Improving preeclampsia and eclampsia care: Tested changes and guidance from East Central Uganda
Hypertensive disorders of pregnancy are one of the leading causes of severe morbidity, disability and death among mothers and their babies. In Africa, about 10% of maternal deaths are associated with hypertensive disorders in pregnancy ; in Uganda, they were the third leading cause of maternal death in 2015/16. Preeclampsia, a condition that affects 5% of all pregnancies worldwide, and eclampsia stand out as the most challenging of the hypertensive disorders affecting pregnancy.
From June 2015 through March 2017 the USAID Applying Science to Strengthen and Improve Systems (ASSIST) Project implemented an improvement activity in a “slice” of the health care system in Jinja, Uganda to improve the quality of primary antenatal care (ANC) services through implementation of an integrated package of antenatal care best practices that includes early detection, initial management and referral of the most common obstetric conditions with an emphasis on improving screening, diagnosis, treatment and referral of preeclampsia/eclampsia as one of the major causes of preventable maternal death.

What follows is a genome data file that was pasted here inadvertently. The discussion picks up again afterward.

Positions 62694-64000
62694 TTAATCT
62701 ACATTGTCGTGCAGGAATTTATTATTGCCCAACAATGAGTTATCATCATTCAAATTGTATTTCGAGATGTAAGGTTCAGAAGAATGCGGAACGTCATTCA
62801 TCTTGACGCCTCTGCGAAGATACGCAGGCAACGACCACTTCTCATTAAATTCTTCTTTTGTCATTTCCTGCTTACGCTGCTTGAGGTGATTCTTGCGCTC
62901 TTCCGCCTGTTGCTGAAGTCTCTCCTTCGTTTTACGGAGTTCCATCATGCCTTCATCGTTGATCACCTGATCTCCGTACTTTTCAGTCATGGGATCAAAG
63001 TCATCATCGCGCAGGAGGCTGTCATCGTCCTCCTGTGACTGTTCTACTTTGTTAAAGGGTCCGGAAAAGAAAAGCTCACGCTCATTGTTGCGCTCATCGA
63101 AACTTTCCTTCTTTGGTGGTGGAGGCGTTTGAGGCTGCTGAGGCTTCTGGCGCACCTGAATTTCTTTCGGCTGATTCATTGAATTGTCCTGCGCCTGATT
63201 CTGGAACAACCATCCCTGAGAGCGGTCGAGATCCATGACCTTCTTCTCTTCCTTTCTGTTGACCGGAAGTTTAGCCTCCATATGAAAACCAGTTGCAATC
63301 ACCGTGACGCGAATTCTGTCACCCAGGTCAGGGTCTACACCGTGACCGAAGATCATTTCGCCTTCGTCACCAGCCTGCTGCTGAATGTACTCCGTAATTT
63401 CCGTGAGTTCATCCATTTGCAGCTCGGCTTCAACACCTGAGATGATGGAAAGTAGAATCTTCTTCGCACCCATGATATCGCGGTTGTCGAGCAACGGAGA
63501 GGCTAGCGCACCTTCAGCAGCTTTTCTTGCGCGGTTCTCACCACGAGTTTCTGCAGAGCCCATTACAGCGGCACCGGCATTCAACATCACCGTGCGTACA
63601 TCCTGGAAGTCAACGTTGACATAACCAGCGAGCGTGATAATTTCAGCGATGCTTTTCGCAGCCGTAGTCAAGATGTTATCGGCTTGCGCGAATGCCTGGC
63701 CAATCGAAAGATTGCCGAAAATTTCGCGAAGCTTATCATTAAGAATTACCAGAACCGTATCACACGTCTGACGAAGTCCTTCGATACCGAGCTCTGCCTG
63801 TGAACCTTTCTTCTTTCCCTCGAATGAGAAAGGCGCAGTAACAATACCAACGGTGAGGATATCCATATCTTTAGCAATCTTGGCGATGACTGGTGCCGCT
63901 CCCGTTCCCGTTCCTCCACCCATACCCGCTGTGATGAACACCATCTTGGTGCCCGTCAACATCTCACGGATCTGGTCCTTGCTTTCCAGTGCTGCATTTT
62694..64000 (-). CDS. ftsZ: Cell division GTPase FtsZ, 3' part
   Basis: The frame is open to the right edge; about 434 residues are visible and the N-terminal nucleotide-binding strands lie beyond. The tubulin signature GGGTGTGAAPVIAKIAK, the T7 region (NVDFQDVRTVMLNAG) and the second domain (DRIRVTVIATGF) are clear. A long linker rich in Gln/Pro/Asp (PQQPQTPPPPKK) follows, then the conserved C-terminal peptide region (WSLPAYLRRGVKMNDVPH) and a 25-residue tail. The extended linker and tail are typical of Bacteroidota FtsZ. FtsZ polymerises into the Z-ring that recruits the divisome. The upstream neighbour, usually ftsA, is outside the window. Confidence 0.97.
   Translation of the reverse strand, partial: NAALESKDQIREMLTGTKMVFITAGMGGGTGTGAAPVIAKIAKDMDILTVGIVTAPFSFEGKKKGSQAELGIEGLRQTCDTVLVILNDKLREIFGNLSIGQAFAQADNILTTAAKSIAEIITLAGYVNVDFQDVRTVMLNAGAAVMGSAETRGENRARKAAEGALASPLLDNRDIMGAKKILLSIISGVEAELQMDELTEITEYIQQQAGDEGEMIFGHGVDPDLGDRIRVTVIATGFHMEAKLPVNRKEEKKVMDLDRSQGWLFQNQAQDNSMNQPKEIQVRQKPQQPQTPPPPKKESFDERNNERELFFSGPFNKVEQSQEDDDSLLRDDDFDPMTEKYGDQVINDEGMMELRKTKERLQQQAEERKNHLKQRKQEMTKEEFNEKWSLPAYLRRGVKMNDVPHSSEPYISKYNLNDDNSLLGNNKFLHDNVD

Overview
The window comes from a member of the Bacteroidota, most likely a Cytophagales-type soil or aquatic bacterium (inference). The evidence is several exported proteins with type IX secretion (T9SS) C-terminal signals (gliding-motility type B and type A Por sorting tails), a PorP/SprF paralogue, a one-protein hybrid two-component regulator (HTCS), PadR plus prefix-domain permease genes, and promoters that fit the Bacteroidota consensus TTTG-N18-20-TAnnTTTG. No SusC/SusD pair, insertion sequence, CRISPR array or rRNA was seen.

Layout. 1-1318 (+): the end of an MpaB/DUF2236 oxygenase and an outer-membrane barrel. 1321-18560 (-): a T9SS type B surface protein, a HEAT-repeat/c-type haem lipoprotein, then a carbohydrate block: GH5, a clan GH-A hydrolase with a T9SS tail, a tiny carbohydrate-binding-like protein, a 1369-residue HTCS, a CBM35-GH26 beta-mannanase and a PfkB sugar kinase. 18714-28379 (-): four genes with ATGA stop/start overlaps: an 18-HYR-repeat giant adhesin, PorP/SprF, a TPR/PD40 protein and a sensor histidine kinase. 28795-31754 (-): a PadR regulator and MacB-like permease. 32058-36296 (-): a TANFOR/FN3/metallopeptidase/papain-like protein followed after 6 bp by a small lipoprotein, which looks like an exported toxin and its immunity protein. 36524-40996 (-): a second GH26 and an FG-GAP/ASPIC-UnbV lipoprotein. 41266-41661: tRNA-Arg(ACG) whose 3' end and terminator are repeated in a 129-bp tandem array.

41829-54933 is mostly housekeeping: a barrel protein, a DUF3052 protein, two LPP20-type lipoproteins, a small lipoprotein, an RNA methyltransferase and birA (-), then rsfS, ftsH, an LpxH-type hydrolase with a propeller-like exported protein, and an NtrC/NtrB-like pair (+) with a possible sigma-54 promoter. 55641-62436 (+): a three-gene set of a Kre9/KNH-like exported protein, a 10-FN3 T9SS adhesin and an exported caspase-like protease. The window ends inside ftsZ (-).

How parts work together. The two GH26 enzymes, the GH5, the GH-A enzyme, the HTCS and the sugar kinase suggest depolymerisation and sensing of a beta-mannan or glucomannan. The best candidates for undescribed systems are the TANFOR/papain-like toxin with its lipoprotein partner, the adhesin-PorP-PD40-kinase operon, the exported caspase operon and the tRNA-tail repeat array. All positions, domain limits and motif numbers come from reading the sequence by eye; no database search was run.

This activity generated important learning about effective models for improving delivery of quality care for PE/E including early recognition, initial treatment, and referral from primary care to the hospital level as well as addressing quality gaps at the hospital level. The changes implemented by quality improvement (QI) teams that are discussed in this document demonstrate effective ways to overcome common gaps in preeclampsia/eclampsia care in a low-resource environment, improve the quality of antenatal care for pregnant women, and reduce maternal and newborn mortality.